Thanks for your comment George…and your game commitment to continued repartée.
I’m not sure how you’re able to project sentiments of mediocrity into my post…especially given that it’s not clear to me how Blackboard 9’s innovation in fundamentally different than Sakai 3’s. Maybe you can explain, or perhaps you have the same anxious view about Blackboard’s product as well.
It seems a fundamental misunderstanding between our two efforts is that the Sakai community as a whole is not focused on innovation as a differentiator for its own sake. We have clearly already seen and will continue to see rapid and diverse innovation in Sakai, but it’s not the central pillar of the value that Sakai offers. And in case you fear I’m waxing mediocre yet again, let me be clear: Sakai supports and seeks innovation—in fact I would argue that Sakai’s open framework enables innovation far better than Blackboard’s proprietary model, and Sakai 3 will do so even more. Our work just has other qualities that we value more than continually trying to make a product seem “new” in order to sell more.
Above all, the “special sauce” Sakai offers its adopters is clear ownership and stake in the destiny of their technology and practices…something the proprietary model can never offer. There are certainly many in the Sakai community who adopt primarily based on functional comparisons, but the larger, strategic reasons to choose Sakai will always be more compelling.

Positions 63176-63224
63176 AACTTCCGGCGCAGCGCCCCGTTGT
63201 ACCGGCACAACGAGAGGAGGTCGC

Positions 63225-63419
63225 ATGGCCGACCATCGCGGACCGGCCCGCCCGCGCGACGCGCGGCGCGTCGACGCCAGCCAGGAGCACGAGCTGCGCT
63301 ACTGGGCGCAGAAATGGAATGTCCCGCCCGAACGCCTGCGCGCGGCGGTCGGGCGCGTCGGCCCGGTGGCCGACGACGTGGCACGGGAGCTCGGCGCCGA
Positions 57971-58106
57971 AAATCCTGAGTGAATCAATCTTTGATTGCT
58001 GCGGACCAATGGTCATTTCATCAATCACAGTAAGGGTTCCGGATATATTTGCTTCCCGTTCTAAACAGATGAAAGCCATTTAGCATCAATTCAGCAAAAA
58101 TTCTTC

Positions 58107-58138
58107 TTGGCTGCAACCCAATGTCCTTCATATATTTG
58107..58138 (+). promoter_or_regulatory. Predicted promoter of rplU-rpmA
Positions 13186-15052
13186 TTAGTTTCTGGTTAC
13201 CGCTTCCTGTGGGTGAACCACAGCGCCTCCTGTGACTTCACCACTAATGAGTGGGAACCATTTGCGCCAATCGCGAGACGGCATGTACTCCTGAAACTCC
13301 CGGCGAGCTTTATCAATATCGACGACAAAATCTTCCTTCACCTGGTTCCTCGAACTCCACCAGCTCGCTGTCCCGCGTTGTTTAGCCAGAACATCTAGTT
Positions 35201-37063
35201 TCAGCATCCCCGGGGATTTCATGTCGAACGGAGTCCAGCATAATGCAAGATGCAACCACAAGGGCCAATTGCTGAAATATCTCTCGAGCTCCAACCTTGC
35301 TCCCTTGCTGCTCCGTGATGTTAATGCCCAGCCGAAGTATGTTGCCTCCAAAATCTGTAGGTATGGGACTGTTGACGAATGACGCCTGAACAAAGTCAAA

As for price’s slippery slope, I fear it tilts toward thee. I keep hearing these same, tired reminders from certain interested quarters about how open source isn’t without cost. I think few people don’t get that fairly obvious truism nowadays and no one worth listening to would claim differently. The fact is, Blackboard and other proprietary products don’t run all by themselves either. Blackboard clients devote not insignificant local technical resources to implementation and maintenance as well. I don’t think there’s any question that an institution will pay less for Sakai with full commercial support, hosting, and necessary services than an equivalent Blackboard implementation, without requiring any more local technical resources than Blackboard would. If you want to compare notes, rSmart’s pricing is published for all to see and many fully-hosted Sakai implementations are managed by not-deeply technical teaching and learning staff without adding FTE or calling on dedicated local developers or system administrators. Is Blackboard’s pricing public? If Blackboard is truly less expensive, why not make your pricing public too?
Since you were so kind as to offer professional advice from one evangelist to another, I’ll return the favor. In case you haven’t noticed, Blackboard has a sizable public relations problem, most deeply among the constituency that buys your products. Addressing your PR issue will require real changes in Blackboard’s practices. I think until you guys fix that PR problem for real, trumpeting innovation and sowing seeds of uncertainty for open source sidestep what you really need to do.
Agreed: our paths are crossing more, and I welcome the opportunity to hang out with smart colleagues like you who are so willing to engage in wider debate. See you in Denver at EDUCAUSE.